Colossians 3:16–17 holds an important truth:
“Let the message about Christ, in all its richness, fill your lives. Teach and counsel each other with all the wisdom he gives. Sing psalms and hymns and spiritual songs to God with thankful hearts. And whatever you do or say, do it as a representative of the Lord Jesus, giving thanks through him to God the Father.”
Couples are to teach and counsel each other in the context of their marriage. They should be learning from each other and growing in the grace of God together. After all, they’re on the same team, made one by the vows exchanged in the presence of God and others.
That, I know, is easier said than done. Too often our tongues get us into trouble. There is a story that illustrates this point perfectly: A man with six children was proud of his “achievement” and developed the habit of referring to his wife as “mother of six.” Much to his wife’s chagrin, he never called her “honey,” “sweetheart,” or “darling,” even when they were out in public. One night at a dinner party, when it was time to leave, the man called loudly to his wife, “It is time to go home, mother of six,” to which his exasperated bride answered, “Whenever you’re ready, father of four.”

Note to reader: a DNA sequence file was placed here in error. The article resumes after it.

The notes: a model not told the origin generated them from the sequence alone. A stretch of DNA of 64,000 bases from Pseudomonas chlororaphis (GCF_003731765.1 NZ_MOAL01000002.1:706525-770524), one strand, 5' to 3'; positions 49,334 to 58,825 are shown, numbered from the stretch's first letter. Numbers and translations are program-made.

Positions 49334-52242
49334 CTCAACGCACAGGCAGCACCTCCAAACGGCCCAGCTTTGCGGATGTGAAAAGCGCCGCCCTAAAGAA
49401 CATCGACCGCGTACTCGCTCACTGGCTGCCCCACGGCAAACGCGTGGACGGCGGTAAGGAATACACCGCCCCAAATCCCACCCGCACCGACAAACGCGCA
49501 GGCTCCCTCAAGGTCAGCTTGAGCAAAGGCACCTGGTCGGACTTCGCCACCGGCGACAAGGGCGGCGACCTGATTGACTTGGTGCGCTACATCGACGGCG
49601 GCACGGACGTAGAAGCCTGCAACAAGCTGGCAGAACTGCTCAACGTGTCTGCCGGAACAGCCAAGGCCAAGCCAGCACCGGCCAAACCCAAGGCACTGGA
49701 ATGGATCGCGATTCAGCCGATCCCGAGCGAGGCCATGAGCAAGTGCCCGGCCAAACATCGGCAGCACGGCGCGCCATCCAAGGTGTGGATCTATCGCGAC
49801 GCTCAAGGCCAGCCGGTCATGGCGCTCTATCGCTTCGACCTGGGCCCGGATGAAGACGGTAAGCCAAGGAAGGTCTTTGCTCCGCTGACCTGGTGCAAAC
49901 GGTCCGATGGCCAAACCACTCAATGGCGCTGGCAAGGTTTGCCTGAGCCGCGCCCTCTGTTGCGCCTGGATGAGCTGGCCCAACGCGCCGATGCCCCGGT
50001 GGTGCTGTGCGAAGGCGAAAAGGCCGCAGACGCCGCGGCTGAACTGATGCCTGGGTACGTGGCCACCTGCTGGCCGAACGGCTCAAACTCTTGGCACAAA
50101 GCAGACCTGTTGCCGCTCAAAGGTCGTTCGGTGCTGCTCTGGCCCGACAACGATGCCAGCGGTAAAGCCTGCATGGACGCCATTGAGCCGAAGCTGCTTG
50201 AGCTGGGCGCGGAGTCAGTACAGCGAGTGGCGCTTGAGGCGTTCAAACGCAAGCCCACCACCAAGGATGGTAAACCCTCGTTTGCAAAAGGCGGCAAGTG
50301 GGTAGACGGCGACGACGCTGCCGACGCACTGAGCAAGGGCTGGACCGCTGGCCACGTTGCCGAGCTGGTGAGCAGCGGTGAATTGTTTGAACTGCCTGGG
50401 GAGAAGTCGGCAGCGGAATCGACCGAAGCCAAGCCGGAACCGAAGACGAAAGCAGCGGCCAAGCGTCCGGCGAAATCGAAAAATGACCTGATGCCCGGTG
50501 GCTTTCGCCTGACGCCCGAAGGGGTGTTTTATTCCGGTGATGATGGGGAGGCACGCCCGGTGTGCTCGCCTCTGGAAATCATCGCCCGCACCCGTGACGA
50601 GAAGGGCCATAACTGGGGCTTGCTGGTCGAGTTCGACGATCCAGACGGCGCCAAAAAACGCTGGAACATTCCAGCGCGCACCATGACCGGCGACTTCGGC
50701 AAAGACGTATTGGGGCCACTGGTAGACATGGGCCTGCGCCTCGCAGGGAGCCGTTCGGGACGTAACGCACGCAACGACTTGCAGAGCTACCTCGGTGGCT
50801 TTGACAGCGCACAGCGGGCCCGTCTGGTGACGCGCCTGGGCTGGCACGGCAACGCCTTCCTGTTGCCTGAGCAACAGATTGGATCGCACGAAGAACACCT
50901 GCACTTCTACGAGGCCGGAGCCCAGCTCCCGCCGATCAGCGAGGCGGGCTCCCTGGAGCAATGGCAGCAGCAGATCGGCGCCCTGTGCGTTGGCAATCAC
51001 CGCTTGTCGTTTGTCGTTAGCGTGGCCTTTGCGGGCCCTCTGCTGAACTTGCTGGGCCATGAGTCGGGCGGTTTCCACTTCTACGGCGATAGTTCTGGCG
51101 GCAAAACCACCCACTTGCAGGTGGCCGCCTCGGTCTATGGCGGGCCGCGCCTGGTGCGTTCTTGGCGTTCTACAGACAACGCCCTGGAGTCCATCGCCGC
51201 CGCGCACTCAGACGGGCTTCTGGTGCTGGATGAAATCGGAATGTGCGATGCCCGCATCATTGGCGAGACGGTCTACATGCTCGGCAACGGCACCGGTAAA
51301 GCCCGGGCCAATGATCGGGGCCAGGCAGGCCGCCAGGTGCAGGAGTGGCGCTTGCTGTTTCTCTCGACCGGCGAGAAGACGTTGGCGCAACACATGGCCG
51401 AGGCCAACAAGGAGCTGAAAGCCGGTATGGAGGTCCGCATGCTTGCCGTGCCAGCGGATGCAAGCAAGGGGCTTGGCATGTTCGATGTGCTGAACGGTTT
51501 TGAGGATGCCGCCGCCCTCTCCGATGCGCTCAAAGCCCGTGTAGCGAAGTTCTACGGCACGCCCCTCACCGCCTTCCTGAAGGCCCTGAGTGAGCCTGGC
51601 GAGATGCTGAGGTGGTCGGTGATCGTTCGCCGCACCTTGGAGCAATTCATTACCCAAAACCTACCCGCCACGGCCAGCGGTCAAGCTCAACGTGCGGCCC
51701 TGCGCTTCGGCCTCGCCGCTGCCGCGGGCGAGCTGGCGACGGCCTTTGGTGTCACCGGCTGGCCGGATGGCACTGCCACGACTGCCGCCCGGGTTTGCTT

Yes, “the tongue is a fire, the very world of iniquity . . . and sets on fire the course of our life” (James 3:6, NASB). Who among us has never had poorly chosen words get away from us? Unfortunately, we all do that from time to time. As Scripture warns us, “The tongue can bring death or life; those who love to talk will reap the consequences” (Prov. 18:21). That is key to the marriage relationship. With your tongue, you can bless or curse your spouse, build up or tear down, encourage or discourage. Its power is remarkable and even frightening. Never forget this sober truth about your words:
What you say to and about your mate will soon become what is believed.
Excerpt from “Happily… Even After” now available on Amazon.